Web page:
One of the perks of living in Charleston is going out on the boat, catching your dinner, and enjoying it with a group of friends. For the second part of our “Comfort On, Adventure Out” Series, we left the rods at home and took the nets out for an afternoon of deep hole shrimping. Follow along as we went out with our ambassador Captain Johnny Crislip to catch our dinner and to later boil it up Lowcountry style. (And yes, we've included this South Carolina traditional recipe for you to enjoy).  



Step One: Catch the Shrimp

Johnny met us, our friend Anna, and the Badfish guys at Shem Creek to head out to the harbor for an afternoon of deep hole shrimping. As the waters get colder with the fall season, shrimp relocate to deeper waters, so Johnny used the boat's depth finder to locate just the right spot to deep drop. (Curious of what the right spot is? The right spot includes an area where schools of shrimp are holding tight to the bottom in a deep area of the water).



Once we located just the right spot, Johnny threw his cast net out and allowed it to settle to the bottom covering all the shrimp in the process. No bait was used during this method and within a couple of hours, Johnny had filled up a large cooler full of huge tasty shrimp for the night's boil. 



Step Two: Eat the Shrimp

No deep hole shrimping outing would be complete without a proper reward, so we invited a group of friends over for a Lowcountry boil. Marty, from Badfish, took lead on this, as he dumped the fresh catch into a giant pot with vegetables and sausage and cooked up a feast for all of us to enjoy.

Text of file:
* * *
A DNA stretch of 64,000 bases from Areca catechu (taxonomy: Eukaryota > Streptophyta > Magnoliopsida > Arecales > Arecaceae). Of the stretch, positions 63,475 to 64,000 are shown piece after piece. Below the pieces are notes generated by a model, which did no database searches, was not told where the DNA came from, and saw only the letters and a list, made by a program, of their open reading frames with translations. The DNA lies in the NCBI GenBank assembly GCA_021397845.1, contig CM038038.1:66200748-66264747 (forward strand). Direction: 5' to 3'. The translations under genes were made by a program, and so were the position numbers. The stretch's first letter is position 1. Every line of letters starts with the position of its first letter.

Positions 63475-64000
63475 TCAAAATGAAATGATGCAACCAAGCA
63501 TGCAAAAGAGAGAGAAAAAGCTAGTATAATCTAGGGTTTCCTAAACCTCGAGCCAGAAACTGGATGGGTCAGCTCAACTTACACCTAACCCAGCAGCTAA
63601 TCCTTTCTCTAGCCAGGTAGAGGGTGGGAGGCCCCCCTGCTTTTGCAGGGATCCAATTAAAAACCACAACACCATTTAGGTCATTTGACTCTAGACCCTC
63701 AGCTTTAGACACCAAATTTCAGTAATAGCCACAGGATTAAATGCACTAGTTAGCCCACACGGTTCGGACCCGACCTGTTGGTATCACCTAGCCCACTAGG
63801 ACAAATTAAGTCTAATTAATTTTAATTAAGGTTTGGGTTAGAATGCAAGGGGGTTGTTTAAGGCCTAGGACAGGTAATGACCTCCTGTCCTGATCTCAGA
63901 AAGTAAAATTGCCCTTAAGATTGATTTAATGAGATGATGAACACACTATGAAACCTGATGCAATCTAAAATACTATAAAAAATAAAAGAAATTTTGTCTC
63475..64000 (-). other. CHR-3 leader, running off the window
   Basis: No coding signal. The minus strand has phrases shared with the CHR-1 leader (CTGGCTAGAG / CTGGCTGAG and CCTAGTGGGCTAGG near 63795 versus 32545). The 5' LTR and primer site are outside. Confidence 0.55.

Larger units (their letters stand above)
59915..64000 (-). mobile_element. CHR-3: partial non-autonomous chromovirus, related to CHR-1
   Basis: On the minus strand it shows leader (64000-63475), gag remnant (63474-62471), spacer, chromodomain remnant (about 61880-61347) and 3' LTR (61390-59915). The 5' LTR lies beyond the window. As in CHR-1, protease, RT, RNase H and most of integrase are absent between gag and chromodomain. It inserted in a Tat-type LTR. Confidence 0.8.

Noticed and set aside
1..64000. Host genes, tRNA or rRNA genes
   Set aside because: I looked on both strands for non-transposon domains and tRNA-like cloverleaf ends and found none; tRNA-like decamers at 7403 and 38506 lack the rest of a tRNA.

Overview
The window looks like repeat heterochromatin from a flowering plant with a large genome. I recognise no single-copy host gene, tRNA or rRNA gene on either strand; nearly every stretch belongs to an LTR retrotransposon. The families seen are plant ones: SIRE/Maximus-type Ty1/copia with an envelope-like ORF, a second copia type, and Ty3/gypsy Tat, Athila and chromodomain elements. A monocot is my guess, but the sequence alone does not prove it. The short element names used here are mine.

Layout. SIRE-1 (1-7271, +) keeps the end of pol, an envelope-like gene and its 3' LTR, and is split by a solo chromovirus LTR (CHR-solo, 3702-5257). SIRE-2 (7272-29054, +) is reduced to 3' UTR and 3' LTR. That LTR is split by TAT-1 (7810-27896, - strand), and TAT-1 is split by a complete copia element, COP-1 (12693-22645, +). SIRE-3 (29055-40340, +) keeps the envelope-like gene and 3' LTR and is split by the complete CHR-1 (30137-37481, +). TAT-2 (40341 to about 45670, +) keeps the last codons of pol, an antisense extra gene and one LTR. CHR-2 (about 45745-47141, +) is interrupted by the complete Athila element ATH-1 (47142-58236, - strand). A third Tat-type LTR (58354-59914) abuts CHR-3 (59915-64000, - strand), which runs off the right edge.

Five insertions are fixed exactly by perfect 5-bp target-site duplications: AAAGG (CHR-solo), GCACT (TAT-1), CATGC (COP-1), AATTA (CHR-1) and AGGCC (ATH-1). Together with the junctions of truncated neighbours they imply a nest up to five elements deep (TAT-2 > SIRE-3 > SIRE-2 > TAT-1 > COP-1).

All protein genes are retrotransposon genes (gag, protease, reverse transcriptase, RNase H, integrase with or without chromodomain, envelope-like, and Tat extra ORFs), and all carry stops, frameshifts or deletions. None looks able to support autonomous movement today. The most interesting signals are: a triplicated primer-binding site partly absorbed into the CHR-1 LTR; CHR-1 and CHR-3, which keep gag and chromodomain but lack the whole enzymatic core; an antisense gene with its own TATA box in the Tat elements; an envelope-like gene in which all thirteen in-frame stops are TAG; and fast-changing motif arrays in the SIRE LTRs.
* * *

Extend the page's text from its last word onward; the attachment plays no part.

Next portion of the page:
Don't worry, we didn't forget about you. Our friend Marty left his Lowcountry Boil recipe with us, and we're spreading the love by giving it to you.


  • 4-5 lbs of fresh shrimp

  • 2-3 lbs of red potatoes, cut into bite size pieces

  • 2 smoked andouille sausages

  • 5-6 pieces of corn, broken in half

  • 2 yellow or white onions, roughly cut into 1/48

  • 2-3 halved lemons

  • 2-3 Zatarain’s “boil in a bag” boxes

  • 1 or 2 boxes of Old Bay seasoning

  • Plenty of hot sauce and cocktail sauce

  • Roughly chopped parsley for garnish

  • Plenty of newspaper (for serving)


    Bring pot of water to a boil with 2-3 lemons and a couple packs of Zatarain’s. Add the potatoes and start a 20-minutes countdown. Cover the pot and bring to a boil. After 10 minutes add onion. After 15 minutes add sausage and corn. In the last 3-5 minutes add the shrimp. Make sure the table is prepared with a couple layers of newspaper. Life the basket to let the liquid drain back into the pot, and dump the boil onto the table. Dust it with Old Bay and enjoy!


    • 35-50 min.
    • Feeds 6-8

    Fall in the Lowcountry is a special time. Whether we're chasing redfish or casting nets for shrimp, there never is a bad day when it involves being on the water and spending time with good company. Stay tuned in the coming weeks for our final story of the "Comfort On, Adventure Out" Series, where we invite ambassador Jenny Tatelman down to Charleston for a day of fly fishing in the flats. 

    Photos and Video: Badfish and Dylan Schmitz